Let’s talk about racing.
Running a marathon, that widely romanticized pursuit, is scary business. Racing 26.2 miles, which is a whole different thing altogether, can be downright nightmare inducing. Peter Bromka’s essay, “9,000 Seconds,” a mile-by-mile chronicle of his recent Boston Marathon experience, captures the essence of racing the distance quite well. Whether you’re a sub-elite chasing a sub-2:30 (as Peter was last Monday) or a mid-packer trying to break 4 hours for the first time, I’m sure the racers reading this can relate to many of the thoughts he shares in his post. My favorite: “But doubt and fear start growing louder and louder,” Bromka writes. “In the middle of a marathon you can be your greatest hater. ‘What am I doing up here?!’ ‘When is this going to fall apart?!’ The pressure can end you if you let it.”
On the topic of racing marathons, Kenyan Eliud Kipchoge blitzed the London Marathon this past Sunday to run the second-fastest time ever on a certified course, 2:03:05. He dropped countryman Stanley Biwott with a silly 4:38 25th mile, which you can watch here on YouTube. The smooth-striding Kipchoge—who has a lifetime marathon record of 6-1 and an average of 2:04:01 over those seven finishes—is not only one of the fastest marathoners of all-time (and greatest racers in history, period), but he might have the best poker face too. In defending his London title on Sunday, the 31-year-old didn’t show even the slightest sign of distress until the final two-tenths of a mile. Of course, this begs the unfortunate question, “Is he clean?” I don’t know and speculating on the answer to that question isn’t my objective here. I’ve met and interviewed Eliud on two occasions, and like many of the other top-level Kenyans I’ve encountered over the years, he was soft-spoken, humble and gracious with his time. Kipchoge prides himself on focused hard work, a long, consistent career and insists an athlete can churn out extraordinary performances without the aid of performance-enhancing drugs. None of that lets him off the hook, of course, but as Cathal Dennehy* wrote in an excellent profile of Kipchoge last week for Runner’s World, “Now, more than ever, the sport needs those words to be true.”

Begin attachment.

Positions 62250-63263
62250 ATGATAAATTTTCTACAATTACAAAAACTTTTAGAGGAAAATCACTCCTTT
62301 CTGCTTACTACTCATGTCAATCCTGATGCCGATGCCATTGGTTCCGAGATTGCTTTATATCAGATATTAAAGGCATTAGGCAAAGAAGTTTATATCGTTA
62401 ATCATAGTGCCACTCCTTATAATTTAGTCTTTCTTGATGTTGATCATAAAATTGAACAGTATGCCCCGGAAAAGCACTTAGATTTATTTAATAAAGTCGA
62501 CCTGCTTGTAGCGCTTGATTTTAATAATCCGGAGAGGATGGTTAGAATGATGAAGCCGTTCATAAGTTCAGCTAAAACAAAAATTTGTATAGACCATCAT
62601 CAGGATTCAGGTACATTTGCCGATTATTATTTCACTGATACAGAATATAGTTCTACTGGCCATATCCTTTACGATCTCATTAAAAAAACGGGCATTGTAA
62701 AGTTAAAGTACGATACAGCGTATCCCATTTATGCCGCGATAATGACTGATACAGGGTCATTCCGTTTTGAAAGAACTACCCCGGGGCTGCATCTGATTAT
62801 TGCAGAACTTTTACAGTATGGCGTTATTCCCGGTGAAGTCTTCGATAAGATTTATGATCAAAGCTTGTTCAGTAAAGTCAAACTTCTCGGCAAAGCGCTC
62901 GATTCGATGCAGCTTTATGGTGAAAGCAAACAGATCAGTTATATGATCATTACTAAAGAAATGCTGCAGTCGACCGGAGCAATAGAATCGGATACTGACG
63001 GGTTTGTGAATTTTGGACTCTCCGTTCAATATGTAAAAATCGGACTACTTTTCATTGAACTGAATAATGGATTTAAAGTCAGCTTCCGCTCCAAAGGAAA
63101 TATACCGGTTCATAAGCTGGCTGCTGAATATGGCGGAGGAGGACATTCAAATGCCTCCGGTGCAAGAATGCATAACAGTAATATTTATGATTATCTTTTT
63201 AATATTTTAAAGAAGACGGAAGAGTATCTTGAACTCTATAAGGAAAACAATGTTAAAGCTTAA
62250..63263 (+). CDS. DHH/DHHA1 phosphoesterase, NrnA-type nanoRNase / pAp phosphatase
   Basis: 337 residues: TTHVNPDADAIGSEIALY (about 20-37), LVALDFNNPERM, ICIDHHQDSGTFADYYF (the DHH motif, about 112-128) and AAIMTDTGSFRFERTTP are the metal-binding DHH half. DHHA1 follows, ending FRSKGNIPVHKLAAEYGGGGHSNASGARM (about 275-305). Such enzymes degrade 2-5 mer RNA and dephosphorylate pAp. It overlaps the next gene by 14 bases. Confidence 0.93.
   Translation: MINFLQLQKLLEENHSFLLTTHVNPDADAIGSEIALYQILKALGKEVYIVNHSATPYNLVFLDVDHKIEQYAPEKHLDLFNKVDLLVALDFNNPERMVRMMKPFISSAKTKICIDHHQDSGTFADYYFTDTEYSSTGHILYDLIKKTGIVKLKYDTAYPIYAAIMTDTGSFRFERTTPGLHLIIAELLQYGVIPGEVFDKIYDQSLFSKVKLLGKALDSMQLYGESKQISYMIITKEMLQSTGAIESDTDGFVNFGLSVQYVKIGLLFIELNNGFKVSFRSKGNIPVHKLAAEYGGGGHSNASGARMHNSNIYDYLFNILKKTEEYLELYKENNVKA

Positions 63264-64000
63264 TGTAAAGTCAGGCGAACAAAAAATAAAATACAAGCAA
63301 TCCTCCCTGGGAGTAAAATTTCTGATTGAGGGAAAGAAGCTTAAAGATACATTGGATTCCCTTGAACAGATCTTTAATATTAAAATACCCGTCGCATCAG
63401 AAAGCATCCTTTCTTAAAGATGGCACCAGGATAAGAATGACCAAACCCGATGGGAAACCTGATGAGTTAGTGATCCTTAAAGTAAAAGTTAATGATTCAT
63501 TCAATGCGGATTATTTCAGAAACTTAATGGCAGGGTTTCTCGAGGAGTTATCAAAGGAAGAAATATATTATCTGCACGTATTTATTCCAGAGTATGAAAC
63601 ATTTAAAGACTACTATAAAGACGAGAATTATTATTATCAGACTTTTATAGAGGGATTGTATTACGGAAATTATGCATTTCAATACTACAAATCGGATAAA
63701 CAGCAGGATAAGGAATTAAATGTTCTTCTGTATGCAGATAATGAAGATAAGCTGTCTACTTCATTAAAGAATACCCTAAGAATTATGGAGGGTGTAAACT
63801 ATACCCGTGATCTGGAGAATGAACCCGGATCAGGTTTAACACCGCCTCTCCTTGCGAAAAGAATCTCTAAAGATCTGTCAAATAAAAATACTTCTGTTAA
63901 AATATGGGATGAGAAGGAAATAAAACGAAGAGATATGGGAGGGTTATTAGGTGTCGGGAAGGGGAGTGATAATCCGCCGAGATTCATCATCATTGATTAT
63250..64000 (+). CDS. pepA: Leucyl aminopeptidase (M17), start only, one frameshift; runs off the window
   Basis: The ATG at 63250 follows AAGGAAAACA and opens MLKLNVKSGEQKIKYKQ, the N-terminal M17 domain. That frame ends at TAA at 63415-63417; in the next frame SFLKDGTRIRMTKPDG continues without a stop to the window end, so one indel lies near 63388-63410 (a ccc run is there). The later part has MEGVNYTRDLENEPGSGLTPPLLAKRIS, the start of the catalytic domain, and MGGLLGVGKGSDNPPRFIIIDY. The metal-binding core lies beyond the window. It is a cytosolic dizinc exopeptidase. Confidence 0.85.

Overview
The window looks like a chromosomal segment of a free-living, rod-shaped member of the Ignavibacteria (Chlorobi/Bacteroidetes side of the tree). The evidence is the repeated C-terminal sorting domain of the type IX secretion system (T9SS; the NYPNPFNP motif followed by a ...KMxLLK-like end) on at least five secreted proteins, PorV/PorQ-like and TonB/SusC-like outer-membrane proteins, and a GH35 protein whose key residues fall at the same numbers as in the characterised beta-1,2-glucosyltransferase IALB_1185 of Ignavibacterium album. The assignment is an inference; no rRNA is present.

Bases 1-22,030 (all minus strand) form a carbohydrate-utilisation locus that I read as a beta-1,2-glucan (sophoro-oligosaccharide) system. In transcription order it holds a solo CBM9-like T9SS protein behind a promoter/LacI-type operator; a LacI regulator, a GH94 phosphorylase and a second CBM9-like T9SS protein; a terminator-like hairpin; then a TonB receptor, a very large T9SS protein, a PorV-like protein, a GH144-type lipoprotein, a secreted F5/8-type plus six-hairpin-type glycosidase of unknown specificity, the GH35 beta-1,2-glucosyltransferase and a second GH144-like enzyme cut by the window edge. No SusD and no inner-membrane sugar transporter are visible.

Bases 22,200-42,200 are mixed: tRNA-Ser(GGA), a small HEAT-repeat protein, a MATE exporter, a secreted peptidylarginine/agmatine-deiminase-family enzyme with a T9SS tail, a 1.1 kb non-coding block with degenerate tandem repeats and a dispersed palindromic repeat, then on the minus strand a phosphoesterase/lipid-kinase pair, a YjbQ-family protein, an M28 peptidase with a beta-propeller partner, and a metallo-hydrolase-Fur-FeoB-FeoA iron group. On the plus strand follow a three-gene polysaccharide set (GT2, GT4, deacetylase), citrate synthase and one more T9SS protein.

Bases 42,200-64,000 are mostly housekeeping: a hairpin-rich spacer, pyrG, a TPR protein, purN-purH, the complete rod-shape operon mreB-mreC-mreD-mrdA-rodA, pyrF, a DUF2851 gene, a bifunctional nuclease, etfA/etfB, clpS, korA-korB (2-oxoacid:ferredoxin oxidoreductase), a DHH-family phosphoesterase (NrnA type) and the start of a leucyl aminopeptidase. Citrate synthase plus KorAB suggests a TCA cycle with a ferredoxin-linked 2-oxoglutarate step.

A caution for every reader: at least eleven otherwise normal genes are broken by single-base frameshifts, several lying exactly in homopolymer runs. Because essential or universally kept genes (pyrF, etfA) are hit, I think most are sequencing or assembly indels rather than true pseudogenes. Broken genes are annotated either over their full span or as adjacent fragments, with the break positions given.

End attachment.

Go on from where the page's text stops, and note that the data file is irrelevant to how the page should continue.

*Note: Dennehy is the same enthusiastic commentator who made the legendary call of this incredible come-from-behind relay win that has gone viral on the interwebs in the last week. Trust me, it’s worth four-and-a-half minutes of your day.
I wear a lot of different hats in the world of running but above all I’m a fan of the sport. It doesn’t matter to me if a race is taking place on a track, road or trail, whether the competition lasts less than 2 minutes or over 24 hours, I love it. All of it. Why? Racing is perhaps the most primitive form of competition in existence and there’s a beauty and drama inherent in it that’s hard to put into words. There’s nothing I love more than watching a racer give everything they’ve got from gun to tape until there’s nothing left in the tank. Two of my current favorites in this regard are Japanese marathoner Yuki Kawauchi, who won the Zurich Marathon on Sunday in 2:12:04 and American ultrarunner Zach Miller, who dominated the Maderia Island Ultra Trail in Portugal on Saturday. Check out the intensity on both Yuki and Zach’s faces as they cross their respective finish lines this past weekend. That’s what it’s all about right there.